chitimacha basket
Basket made by the Chitimacha Indians
Discovering the Mississippi

Early European Settlement
Southern Louisiana was discovered by the French explorer LaSalle in 1682.  The first French settlements were established in Southern Louisiana between 1700 and 1720.  A vast majority of the white settlers in the early colonial period were banished from Europe for antisocial behavior or were enticed to Southern Louisiana by false promises of free land.   European settlement was so sparse that native peoples remained the largest population until the 1800's.  Africans became a major constituent of Southern Louisiana in the 1770's and 1780's as plantation workers.  Most of the Africans came from one region in Western Africa, and far outnumbered whites in Southern Louisiana.  
Thousands of Acadians were exiled from English territories in 1755 and spent a decade toiling in utter poverty in English and French colonies, before arriving in Louisiana.  The first Acadians arrived in 1764, followed soon after by hundreds more.  Over 1000 migrated in 1766.  Another large influx arrived in 1785 due to another group being exiled from France.   The Acadians rapidly colonized the area of Southern Louisiana and their culture is now known as Cajun.  
New Orleans
New Orleans was the first major city in Southern Louisiana and primarily consisted of French immigrants, free slaves, and Indians.  A massive influx of 10,000 French Saint-Dominigue refugees arrived in 1809, following the Haitian revolution.  This influx of multi-cultural refugees engrained much of the cultural uniqueness which characterizes Louisiana today.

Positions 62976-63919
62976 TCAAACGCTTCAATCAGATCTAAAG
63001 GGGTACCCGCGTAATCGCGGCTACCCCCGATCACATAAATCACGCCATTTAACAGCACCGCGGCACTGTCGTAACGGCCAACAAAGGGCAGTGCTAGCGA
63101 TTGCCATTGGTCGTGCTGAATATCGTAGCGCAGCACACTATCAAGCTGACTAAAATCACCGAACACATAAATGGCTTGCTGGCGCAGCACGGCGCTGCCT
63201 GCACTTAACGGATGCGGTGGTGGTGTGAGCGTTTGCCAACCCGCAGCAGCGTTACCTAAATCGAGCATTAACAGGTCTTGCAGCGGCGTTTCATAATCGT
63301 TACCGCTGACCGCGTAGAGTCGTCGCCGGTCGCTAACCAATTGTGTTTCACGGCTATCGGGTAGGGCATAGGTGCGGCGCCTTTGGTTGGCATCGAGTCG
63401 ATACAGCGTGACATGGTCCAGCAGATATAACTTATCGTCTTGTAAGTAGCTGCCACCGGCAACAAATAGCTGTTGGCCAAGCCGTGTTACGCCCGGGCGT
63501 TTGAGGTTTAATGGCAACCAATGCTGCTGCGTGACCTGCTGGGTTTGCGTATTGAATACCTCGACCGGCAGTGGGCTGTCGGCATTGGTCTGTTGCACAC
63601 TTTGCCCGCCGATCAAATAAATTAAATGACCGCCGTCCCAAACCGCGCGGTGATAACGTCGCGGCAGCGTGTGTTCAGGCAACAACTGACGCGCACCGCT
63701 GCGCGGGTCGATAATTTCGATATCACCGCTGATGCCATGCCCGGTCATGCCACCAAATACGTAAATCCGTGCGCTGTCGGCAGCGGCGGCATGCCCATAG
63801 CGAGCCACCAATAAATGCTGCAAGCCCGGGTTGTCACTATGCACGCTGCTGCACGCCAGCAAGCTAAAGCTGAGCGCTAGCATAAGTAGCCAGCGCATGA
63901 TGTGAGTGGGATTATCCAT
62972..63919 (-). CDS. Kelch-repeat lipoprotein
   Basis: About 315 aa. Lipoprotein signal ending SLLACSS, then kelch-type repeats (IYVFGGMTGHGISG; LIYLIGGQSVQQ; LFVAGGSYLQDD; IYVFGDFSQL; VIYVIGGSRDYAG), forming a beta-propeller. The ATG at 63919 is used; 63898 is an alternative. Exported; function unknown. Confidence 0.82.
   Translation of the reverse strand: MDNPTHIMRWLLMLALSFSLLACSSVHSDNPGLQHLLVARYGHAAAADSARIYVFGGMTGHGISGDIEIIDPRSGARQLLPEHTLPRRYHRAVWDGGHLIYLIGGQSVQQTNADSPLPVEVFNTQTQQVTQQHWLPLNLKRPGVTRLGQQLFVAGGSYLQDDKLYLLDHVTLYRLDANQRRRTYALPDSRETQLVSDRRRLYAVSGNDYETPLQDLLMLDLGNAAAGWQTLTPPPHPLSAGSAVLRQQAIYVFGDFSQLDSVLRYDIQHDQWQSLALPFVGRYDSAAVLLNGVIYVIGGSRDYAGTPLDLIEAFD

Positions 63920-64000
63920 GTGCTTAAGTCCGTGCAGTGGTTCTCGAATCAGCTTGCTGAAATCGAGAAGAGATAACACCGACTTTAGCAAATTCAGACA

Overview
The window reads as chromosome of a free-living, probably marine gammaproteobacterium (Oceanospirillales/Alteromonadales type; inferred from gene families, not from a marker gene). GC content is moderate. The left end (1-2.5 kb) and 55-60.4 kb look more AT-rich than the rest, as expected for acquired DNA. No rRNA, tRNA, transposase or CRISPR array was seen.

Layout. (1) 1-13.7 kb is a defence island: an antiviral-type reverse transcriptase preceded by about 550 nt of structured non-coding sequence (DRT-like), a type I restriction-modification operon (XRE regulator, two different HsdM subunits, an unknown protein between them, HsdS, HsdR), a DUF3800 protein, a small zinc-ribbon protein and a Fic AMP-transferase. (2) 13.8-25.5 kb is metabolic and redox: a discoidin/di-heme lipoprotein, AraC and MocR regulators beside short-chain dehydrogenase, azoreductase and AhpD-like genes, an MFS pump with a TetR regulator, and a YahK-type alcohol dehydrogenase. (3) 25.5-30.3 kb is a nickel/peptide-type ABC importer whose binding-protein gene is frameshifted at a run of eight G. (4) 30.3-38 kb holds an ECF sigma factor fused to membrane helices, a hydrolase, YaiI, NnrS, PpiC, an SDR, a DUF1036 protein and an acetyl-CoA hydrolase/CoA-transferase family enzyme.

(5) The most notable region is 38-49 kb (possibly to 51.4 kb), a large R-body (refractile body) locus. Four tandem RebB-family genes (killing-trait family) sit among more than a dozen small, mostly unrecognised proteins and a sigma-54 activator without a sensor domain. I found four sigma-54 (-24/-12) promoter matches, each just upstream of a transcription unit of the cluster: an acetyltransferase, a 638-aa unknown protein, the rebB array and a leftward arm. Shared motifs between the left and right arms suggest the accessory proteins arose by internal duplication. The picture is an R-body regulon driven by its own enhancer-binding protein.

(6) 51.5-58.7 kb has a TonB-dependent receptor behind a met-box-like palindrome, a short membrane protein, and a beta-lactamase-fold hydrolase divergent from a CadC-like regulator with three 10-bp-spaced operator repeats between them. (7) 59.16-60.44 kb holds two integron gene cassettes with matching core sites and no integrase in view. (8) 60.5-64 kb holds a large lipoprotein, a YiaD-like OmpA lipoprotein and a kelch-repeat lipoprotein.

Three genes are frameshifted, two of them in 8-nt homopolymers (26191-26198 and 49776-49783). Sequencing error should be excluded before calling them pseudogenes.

German and Irish Immigrants
A surge of German and Irish immigrants came to Louisiana in the 1840's and 1850's.  Many of the immigrants came seeking agricultural land.  Surprisingly, they rapidly assimilated into the creole culture.  

European settlement and extractive land use
Settlement began in the mid 1800’s and logging in the region heightened towards the end of the century.  Early settlers considered the swamps to be dangerous and forbidding and that the best uses were draining for agriculture.  Baldcypress logging became the major cash crop for settlers in southern Louisiana.  The most common method was to girdle the trees allowing them to dry in place then felling them and floating them out of place.  Levees were sometimes built around forests to raise levels.  Technological advancements in the 1890’s such as the pullboat, overhead-cableway skidder and railway increased harvesting rates which continued to increase until 1913 which had 1.7 million cubic meters of lumber processed.  The last of the old-growth was harvested in the 1920’s and production crashed to 5% in the 1930’s.  The last major logging operation closed in 1955.  Second growth forests have replaced much of the ancient forests and a current timber volume of 40 million cubic meters exists, resulting in logging returning in the 1980’s.